Prevention is better than cure

Attention to detail in a restaurant is not just about how a dish looks on a plate, spotting a dirty napkin under a table, or making sure you’re opening the correct bottle of wine a table ordered.  It can, and does go a little deeper.

Our job requires a high level of attention to detail, we are expected to not only see what we see, but what our guests see too. However, things our guests don’t see could be something that they should be made aware of.

Prevention is better than cure

Prevention is better than cure:

Prov. It is better to try to keep a bad thing from happening than it is to fix the bad thing once it has happened.

What sparked the inspiration for writing this post was a situation I was recently in while on shift. We were coming into the rush period, and within a short amount of time the kitchen had a full board of orders. While I was out on the line looking at the mass amount of orders lining up, I checked to see where down the line my tables were, they were close to the end.

An earlier post I wrote titled “What are your kitchen times” will help you with this situation.

So after I saw what was going on in the back of house, I decided to take initiative and speak with my tables (I also informed my manager of what I was going to do). Despite that one of my tables ordered just 4 minutes ago, another table 5 minutes ago, and yet another table 7 minutes ago I went to each table and told all of them the same thing:

Sorry to interrupt, I just thought I would give you a heads up, there are a lot of orders in front of you because of some parties we have in the restaurant now, so your meals may take longer than expected, or they may not.  I’m sorry but I will do everything I can to get your meals out to you in a reasonable time.

So here’s what this did for me:

  • It gave me a starting point, which from then on I could keep my tables in constant communication to how long their meals would take, reassuring them that I would do what I could to get it out to them.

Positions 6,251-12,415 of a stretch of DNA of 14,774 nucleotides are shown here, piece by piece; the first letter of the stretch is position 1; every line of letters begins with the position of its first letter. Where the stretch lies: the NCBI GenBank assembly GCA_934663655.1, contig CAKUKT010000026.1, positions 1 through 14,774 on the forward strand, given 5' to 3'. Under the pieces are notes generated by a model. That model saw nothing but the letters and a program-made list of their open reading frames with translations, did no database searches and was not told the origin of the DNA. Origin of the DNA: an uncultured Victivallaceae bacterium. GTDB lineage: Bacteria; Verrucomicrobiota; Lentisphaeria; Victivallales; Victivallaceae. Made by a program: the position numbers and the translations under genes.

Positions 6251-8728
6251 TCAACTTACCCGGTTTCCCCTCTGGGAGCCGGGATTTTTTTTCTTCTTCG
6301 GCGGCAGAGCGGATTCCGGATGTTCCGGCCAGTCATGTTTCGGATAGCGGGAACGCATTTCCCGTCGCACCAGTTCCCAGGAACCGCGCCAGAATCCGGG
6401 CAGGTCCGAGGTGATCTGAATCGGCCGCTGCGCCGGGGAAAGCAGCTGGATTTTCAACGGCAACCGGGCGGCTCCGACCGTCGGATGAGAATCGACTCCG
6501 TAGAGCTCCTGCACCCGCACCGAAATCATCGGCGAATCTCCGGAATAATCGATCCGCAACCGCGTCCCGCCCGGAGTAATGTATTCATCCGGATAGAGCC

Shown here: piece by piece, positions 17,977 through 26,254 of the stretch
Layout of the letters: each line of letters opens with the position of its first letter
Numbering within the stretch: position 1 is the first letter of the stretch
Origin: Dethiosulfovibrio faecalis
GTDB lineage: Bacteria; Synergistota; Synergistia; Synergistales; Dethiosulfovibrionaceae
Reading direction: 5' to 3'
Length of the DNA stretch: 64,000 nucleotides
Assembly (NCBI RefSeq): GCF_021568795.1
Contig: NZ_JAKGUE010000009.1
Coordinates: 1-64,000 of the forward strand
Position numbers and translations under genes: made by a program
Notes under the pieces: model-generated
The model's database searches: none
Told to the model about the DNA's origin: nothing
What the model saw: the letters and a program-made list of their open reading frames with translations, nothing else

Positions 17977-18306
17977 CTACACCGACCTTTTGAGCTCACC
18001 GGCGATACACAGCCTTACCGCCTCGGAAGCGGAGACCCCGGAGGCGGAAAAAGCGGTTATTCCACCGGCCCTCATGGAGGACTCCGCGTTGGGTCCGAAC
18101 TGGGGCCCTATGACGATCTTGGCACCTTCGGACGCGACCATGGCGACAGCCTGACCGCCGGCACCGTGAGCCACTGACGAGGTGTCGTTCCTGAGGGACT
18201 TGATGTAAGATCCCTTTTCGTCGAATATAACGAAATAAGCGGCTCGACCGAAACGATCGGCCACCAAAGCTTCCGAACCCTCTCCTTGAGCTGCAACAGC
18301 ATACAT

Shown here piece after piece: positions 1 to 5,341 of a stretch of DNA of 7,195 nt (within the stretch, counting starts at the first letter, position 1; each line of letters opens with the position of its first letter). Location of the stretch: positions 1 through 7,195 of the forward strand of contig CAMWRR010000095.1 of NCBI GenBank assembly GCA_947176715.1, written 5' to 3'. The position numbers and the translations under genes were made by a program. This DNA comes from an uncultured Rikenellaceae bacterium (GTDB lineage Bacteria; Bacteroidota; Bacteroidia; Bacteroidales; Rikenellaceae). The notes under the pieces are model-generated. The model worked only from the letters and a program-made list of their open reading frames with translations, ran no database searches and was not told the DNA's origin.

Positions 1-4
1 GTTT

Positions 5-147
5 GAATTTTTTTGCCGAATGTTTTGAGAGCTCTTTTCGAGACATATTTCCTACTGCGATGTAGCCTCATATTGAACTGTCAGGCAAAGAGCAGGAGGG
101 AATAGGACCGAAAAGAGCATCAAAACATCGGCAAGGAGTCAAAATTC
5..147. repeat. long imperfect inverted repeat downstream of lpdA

• It allowed the guests to be mentally prepared for a potential wait, and not letting it get to a point of them having to ask impatiently “How long for our food?”.
  • It gave me some time to help buss tables, run food and drinks and do whatever I could to help quicken service.
  • It demonstrates a level of care for the guest.  It lets them know that I am paying attention and doing everything in my power to make sure they have the best experience possible.

The important thing you must do is to keep your tables informed constantly, check in with the kitchen to see how things are coming along, then go out and give your tables an update. 

Out of those three tables I told that there would be a wait on food, one of them got their meals around the normal time it would take, the other two tables took an average of 8 minutes longer than usual, all three of them thanked me for keeping them in the loop and as a result tipped very well.

I will say that not everyone you tell this to will react with such acceptance, but in all honesty I think it’s better they know sooner, and not later.

One last point about telling your tables about possible delays is to only tell them if there may actually be a wait. Don’t just throw it out there in a hope that when they get their meal in the normal time it comes off as if you were the hero that made it happen. Guests are smart and if you get caught out in your lie it doesn’t look good.

Cheers.

Nathan.

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This entry was posted on January 29, 2015 and is filed under New servers.